What is an 'Alternative Minimum Tax - AMT'

An alternative minimum tax (AMT) recalculates income tax after adding certain tax preference items back into adjusted gross income. AMT uses a separate set of rules to calculate taxable income after allowed deductions. Preferential deductions are added back into the taxpayer's income to calculate his alternative minimum taxable income (AMTI), then the AMT exemption is subtracted to determine the final taxable figure.

The difference between a taxpayer's AMTI and his AMT exemption is taxed using the relevant rate schedule. This yields tentative minimum tax (TMT). If TMT is higher than the taxpayer's regular tax liability for the year, he pays the regular tax and the amount by which the TMT exceeds the regular tax. In other words, the taxpayer pays the full TMT.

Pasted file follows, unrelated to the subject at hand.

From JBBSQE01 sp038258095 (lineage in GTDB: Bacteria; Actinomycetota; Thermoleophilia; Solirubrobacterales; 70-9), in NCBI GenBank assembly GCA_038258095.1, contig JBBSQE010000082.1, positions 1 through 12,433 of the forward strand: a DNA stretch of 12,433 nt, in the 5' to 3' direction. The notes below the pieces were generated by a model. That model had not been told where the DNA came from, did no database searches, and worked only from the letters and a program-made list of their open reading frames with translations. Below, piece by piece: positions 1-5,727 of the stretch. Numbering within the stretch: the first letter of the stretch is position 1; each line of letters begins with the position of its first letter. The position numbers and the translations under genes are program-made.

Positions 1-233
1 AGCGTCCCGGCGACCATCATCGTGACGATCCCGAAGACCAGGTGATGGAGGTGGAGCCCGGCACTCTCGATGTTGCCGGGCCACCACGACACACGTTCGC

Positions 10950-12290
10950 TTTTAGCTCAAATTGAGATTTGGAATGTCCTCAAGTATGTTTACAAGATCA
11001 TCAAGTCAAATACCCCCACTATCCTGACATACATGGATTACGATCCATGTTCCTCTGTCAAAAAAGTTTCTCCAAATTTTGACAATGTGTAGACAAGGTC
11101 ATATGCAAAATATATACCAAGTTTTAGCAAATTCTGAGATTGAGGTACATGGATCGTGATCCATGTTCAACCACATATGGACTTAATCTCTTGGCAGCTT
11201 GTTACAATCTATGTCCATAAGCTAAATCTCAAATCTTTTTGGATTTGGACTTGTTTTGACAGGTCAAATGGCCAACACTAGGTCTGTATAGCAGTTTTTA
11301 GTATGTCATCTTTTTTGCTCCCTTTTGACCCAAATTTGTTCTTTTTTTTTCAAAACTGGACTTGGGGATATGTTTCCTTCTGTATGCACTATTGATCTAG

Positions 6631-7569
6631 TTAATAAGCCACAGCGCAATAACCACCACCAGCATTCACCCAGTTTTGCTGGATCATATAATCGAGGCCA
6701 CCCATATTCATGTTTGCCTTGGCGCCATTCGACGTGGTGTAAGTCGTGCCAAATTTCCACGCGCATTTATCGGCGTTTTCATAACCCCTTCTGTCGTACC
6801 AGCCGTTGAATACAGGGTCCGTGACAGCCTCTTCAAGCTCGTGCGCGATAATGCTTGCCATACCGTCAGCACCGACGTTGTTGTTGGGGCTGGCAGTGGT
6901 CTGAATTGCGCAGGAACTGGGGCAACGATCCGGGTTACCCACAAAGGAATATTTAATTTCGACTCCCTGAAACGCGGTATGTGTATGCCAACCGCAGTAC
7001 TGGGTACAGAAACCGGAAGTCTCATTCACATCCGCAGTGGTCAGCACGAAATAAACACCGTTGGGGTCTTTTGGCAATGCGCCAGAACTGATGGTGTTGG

AMT Exemption Amounts

The AMT exemption amount is the amount of AMTI that is exempted from AMT. As of 2017, the AMT exemption for individual taxpayers is $54,300. As a result, if an individual taxpayer completes Form 6251 and discovers his AMTI is $100,000, he typically has to pay AMT, but first, he gets to subtract the exemption amount, making his taxable amount only $45,700. In contrast, if his AMTI is only $40,000, that is less than the exemption, and he does not have to pay AMT.